Thursday 1 May 2014

See-Through Frog Embryos Know When Dad's Not Watching

By Charles Q. Choi, Live Science Contributor | April 29, 2014 07:01pm ET

With their hearts, guts and other internal organs visible through translucent skin, glass frogs look vulnerable.

Now, scientists have found that the embryos of these nocturnal frogs do not like staying defenseless, so they hatch more quickly when their fathers desert them.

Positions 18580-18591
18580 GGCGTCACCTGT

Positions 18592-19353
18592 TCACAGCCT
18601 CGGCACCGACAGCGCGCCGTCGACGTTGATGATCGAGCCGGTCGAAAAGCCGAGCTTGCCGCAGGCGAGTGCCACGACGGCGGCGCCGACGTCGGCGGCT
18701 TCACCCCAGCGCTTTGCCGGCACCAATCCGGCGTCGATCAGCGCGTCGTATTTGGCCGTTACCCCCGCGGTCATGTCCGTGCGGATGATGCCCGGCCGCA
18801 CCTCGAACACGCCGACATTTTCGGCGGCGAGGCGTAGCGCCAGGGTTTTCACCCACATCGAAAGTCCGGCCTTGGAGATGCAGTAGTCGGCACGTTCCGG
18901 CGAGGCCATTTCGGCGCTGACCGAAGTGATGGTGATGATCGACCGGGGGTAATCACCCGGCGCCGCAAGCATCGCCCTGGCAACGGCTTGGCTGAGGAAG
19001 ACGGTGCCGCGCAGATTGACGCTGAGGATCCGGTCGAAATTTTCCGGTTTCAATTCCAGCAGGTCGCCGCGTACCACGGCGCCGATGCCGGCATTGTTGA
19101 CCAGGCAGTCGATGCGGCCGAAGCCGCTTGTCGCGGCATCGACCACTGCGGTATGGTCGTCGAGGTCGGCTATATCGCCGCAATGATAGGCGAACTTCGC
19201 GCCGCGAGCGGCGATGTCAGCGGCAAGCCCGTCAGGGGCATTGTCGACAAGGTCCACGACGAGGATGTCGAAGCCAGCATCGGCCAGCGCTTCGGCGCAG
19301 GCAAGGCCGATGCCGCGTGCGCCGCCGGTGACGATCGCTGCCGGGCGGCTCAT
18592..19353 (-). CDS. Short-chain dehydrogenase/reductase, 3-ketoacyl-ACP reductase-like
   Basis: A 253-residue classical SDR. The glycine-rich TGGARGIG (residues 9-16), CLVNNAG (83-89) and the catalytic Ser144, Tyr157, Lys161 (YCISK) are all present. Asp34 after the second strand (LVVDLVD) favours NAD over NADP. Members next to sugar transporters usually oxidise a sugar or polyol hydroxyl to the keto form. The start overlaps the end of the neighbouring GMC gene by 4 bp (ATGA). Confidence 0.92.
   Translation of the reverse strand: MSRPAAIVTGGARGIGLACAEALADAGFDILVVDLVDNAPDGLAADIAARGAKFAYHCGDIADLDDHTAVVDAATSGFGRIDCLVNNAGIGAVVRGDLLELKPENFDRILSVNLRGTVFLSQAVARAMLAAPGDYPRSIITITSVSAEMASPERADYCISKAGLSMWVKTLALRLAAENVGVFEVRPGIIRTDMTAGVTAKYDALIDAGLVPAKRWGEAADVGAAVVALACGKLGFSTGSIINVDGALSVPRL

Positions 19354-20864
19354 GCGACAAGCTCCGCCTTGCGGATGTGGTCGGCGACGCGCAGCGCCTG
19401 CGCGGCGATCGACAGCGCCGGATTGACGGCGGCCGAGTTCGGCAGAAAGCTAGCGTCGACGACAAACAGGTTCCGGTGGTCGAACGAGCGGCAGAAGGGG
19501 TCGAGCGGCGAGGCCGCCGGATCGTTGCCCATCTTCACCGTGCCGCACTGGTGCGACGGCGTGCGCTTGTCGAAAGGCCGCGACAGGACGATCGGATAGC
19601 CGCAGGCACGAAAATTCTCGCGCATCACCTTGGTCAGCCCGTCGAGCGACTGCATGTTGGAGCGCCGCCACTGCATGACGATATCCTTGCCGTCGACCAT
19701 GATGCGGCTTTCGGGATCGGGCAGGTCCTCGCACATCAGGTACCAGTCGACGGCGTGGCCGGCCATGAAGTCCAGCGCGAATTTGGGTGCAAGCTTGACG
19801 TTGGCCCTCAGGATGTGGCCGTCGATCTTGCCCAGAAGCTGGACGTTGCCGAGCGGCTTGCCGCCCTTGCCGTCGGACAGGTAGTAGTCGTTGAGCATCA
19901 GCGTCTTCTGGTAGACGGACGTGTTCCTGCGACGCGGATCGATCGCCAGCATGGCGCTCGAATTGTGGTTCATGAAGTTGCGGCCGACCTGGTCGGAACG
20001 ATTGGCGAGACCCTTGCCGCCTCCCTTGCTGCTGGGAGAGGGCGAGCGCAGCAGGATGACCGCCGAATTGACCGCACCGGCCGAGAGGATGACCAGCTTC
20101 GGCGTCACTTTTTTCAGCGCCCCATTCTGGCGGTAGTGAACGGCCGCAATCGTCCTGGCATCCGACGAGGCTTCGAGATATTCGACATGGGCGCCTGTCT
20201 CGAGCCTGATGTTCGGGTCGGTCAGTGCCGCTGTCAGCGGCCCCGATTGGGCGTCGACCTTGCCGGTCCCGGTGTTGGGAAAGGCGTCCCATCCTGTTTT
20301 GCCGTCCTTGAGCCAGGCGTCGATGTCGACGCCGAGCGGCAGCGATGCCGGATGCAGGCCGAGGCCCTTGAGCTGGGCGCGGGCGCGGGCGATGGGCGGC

The early stages of life are usually the most vulnerable, and parents across many animal species protect their embryos as they develop. Birds typically brood their own eggs, resting on top of them for incubation, while humans and similar mammals protect embryos within themselves during pregnancy. There are exceptions to such rules — for instance, cuckoos get other birds to brood their eggs.

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